An extracellular signal-regulated kinase 2 survival pathway mediates resistance of human mesothelioma cells to asbestos-induced injury
Shukla, Arti, Barrett, Trisha F., MacPherson, Maximilian B., Hillegass, Jedd M., Fukagawa, Naomi K., Swain, William A., O'Byrne, Kenneth J., Testa, Joseph R., Pass, Harvey I., Faux, Stephen P., & Mossman, Brooke T. (2011) An extracellular signal-regulated kinase 2 survival pathway mediates resistance of human mesothelioma cells to asbestos-induced injury. American Journal of Respiratory Cell and Molecular Biology, 45(5), pp. 906-914.
We hypothesized that normal human mesothelial cells acquire resistance to asbestos-induced toxicity via induction of one or more epidermal growth factor receptor (EGFR) - linked survival pathways (phosphoinositol-3-kinase/AKT/ mammalian target of rapamycin and extracellular signal - regulated kinase [ERK] 1/2) during simian virus 40 (SV40) transformation and carcinogenesis. Both isolated HKNM-2 mesothelial cells and a telomerase-immortalized mesothelial line (LP9/TERT-1) were more sensitive to crocidolite asbestos toxicity than an SV40 Tag-immortalized mesothelial line (MET5A) and malignant mesothelioma cell lines (HMESO and PPM Mill). Whereas increases in phosphorylation of AKT (pAKT) were observed in MET5A cells in response to asbestos, LP9/TERT-1 cells exhibited dose-related decreases in pAKT levels. Pretreatment with an EGFR phosphorylation or mitogen-activated protein kinase kinase 1/2 inhibitor abrogated asbestos-induced phosphorylated ERK (pERK) 1/2 levels in both LP9/TERT-1 and MET5A cells as well as increases in pAKT levels in MET5A cells. Transient transfection of small interfering RNAs targeting ERK1, ERK2, or AKT revealed that ERK1/2 pathways were involved in cell death by asbestos in both cell lines. Asbestos-resistant HMESO or PPM Mill cells with high endogenous levels of ERKs or AKT did not show dose-responsive increases in pERK1/ERK1, pERK2/ERK2, or pAKT/AKT levels by asbestos. However, small hairpin ERK2 stable cell lines created from both malignant mesothelioma lines were more sensitive to asbestos toxicity than shERK1 and shControl lines, and exhibited unique, tumor-specific changes in endogenous cell death - related gene expression. Our results suggest that EGFR phosphorylation is causally linkedto pERK and pAKT activation by asbestos in normal and SV40 Tag - immortalized human mesothelial cells. They also indicate that ERK2 plays a role in modulating asbestos toxicity by regulating genes critical to cell injury and survival that are differentially expressed in human mesotheliomas.
Impact and interest:
Citation counts are sourced monthly from and citation databases.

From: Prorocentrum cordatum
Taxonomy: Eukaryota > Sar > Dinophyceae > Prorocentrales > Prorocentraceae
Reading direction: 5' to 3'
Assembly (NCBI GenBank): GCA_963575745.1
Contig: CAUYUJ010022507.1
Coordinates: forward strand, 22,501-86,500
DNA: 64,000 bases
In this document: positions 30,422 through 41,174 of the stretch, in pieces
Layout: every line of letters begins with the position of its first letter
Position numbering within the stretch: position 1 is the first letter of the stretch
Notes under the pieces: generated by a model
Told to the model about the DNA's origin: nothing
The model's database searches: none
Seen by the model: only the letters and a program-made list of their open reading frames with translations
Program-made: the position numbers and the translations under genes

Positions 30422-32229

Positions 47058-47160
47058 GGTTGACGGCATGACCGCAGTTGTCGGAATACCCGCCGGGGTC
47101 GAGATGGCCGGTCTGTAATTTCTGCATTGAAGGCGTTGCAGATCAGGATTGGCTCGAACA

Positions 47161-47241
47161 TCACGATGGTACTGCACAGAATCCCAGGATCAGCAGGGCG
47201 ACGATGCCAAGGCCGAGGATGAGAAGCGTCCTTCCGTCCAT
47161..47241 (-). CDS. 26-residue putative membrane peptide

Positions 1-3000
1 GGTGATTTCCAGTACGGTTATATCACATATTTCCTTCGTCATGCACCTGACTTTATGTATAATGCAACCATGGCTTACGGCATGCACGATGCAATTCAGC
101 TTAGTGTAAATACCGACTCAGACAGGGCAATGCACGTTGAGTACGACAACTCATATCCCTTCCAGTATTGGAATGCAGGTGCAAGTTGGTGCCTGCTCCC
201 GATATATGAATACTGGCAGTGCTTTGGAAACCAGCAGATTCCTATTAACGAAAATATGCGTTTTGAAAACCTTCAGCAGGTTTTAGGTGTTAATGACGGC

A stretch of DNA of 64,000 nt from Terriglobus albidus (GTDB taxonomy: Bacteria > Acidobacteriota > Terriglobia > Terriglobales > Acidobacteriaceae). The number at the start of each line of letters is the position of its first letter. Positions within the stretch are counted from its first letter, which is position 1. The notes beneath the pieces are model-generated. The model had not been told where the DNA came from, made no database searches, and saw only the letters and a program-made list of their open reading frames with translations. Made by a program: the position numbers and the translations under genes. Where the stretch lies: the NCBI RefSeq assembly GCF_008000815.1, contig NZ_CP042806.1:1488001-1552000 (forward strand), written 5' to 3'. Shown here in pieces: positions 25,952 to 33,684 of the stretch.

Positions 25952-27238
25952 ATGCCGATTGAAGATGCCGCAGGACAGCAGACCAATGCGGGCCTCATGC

These databases contain citations from different subsets of available publications and different time periods and thus the citation count from each is usually different. Some works are not in either database and no count is displayed. Scopus includes citations from articles published in 1996 onwards, and Web of Science® generally from 1980 onwards.
Citations counts from theindexing service can be viewed at the linked Google Scholar™ search.
|Item Type:||Journal Article|
|Keywords:||Asbestos, Epidermal growth factor receptor, Mesothelioma, Protein kinase B/AKT, Toxicity, 1, 4 diamino 1, 4 bis(2 aminophenylthio) 2, 3 dicyanobutadiene, 4 (3 chloroanilino) 6, 7 dimethoxyquinazoline, crocidolite, mammalian target of rapamycin, mitogen activated protein kinase 1, mitogen activated protein kinase 3, mitogen activated protein kinase inhibitor, phosphatidylinositol 3 kinase, protein kinase B, small interfering RNA, article, cancer cell culture, carcinogenesis, cell survival, cell transformation, cell viability, concentration response, cytotoxicity, human, human cell, malignant mesothelioma, mesothelioma cell, mesothelium cell, protein phosphorylation, Simian virus 40, transient transfection, tumor cell, Asbestos, Crocidolite, Cell Line, Enzyme Inhibitors, Gene Expression, Humans, MAP Kinase Kinase 1, MAP Kinase Kinase 2, Mitogen-Activated Protein Kinase 1, Pleural Neoplasms, Receptor, Epidermal Growth Factor, RNA, Small Interfering, Signal Transduction, Mammalia|
|Divisions:||Current > Schools > School of Biomedical Sciences
Current > QUT Faculties and Divisions > Faculty of Health
Current > Institutes > Institute of Health and Biomedical Innovation
|Copyright Owner:||Copyright 2011 American Thoracic Society|
|Deposited On:||06 Jan 2014 06:15|
|Last Modified:||14 Mar 2014 05:16|
Repository Staff Only: item control page